An advance toward ultra-portable electronic devices
Scientists are reporting a key advance toward the long-awaited era of "single-molecule electronics," when common electronic circuits in computers, smart phones, audio players, and other devices may shrink ...
Tunnel view of how electrons play
(PhysOrg.com) -- Electrons behave like football teams: the match becomes interesting when the teamwork is as good as that conjured up by the players of FC Barcelona. Electrons which interact strongly with ...
A molecule that switches on and off
A single molecule whose charge state and shape can be changed at will: the latest breakthrough at the CEMES should prove a key advantage in the race for miniaturization. In addition to controlling its charge ...
Scientists looking to burst the superconductivity bubble
(PhysOrg.com) -- Bubbles are blocking the current path of one of the most promising high temperature superconducting materials, new research suggests.
Single molecule electronics and 'chemical soldering'
Artificial intestine helps fight bad gut bacteria
(PhysOrg.com) -- Cornell professor John March is attempting to transform bacteria in our gut into disease-fighting machines. Now, thanks to two members of his research team, he has a powerful new tool to help ...
Real-world graphene devices may have a bumpy ride
(PhysOrg.com) -- Electronics researchers love graphene. A two-dimensional sheet of carbon one atom thick, graphene is like a superhighway for electrons, which rocket through the material with 100 times the mobility they have ...
'Molecular torch' between carbon nanotubes emits electroluminescence
The physics of coffee rings
For centuries, intellectuals have met at the ring-stained surfaces of coffee shops to pore over the most pressing problems of the day -- but has anyone ever pondered the coffee rings they left behind? What causes the formation ...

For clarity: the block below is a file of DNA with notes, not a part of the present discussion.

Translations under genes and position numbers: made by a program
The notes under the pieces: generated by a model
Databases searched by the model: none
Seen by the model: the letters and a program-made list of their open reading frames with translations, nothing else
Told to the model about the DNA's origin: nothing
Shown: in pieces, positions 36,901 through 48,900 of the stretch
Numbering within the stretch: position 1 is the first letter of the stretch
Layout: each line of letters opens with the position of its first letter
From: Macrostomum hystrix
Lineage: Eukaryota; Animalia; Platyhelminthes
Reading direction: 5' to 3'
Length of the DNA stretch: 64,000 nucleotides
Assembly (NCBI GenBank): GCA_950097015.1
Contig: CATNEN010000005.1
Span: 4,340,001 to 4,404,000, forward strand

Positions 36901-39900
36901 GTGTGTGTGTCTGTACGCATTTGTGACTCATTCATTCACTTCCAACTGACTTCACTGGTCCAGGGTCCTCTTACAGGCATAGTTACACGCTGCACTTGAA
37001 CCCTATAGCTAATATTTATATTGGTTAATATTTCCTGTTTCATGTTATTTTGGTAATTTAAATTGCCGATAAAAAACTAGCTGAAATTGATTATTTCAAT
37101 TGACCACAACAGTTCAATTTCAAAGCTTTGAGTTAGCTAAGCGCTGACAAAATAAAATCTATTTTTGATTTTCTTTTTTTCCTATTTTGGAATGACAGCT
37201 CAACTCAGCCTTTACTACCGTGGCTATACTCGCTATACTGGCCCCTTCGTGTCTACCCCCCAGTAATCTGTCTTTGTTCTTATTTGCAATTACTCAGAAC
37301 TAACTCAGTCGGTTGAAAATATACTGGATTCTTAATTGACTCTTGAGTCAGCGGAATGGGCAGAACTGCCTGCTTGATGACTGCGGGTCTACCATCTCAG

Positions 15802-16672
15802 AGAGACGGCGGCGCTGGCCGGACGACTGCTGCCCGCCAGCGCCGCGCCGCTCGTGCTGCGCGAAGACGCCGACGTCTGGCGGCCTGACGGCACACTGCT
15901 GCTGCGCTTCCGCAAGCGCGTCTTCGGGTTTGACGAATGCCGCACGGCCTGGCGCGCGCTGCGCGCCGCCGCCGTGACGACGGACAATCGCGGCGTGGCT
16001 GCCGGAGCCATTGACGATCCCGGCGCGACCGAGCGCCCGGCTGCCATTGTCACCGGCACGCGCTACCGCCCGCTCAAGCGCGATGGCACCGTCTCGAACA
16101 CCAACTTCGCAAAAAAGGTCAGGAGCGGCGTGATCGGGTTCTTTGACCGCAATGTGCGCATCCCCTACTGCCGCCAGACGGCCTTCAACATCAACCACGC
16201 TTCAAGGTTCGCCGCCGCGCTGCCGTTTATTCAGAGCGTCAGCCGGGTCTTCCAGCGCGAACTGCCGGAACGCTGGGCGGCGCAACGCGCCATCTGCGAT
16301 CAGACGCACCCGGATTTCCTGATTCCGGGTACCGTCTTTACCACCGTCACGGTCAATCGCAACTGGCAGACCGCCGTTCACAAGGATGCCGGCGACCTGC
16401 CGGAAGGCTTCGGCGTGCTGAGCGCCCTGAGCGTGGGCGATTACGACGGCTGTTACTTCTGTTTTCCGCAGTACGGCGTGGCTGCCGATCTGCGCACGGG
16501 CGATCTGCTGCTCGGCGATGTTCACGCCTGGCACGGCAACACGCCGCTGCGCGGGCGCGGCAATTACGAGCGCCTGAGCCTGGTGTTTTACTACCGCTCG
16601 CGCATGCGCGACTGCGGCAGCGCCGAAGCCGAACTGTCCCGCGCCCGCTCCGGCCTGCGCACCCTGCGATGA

Field Museum to study composition of stardust
Song lyrics aside, even when you catch a bit of stardust, it may take years to sort out what you've got.
Futuristic computing designs inside beetle scales
(PhysOrg.com) -- Though it began as a science fair project involving a shiny Brazilian beetle, Lauren Richey’s research may advance the pursuit of ultra-fast computers that manipulate light rather than electricity.
Engineer shrinks 'U' logo
In an example of how a technology wonk displays school spirit, an engineer has created a golden University of Utah logo that is smaller than the width of an average human hair.
Most powerful microscope in the UK unveiled
The most powerful atom resolving microscope in the UK was today revealed at the University of Cambridge. The new electron microscope, which will enable scientists to view individual atoms in any material, ...
How low can you go? Researchers make magnetic sheets just nanometers thick
(PhysOrg.com) -- Using cutting-edge spectroscopy at atomic resolutions, researchers have discovered how to grow ultra-thin manganite films while retaining their magnetic properties.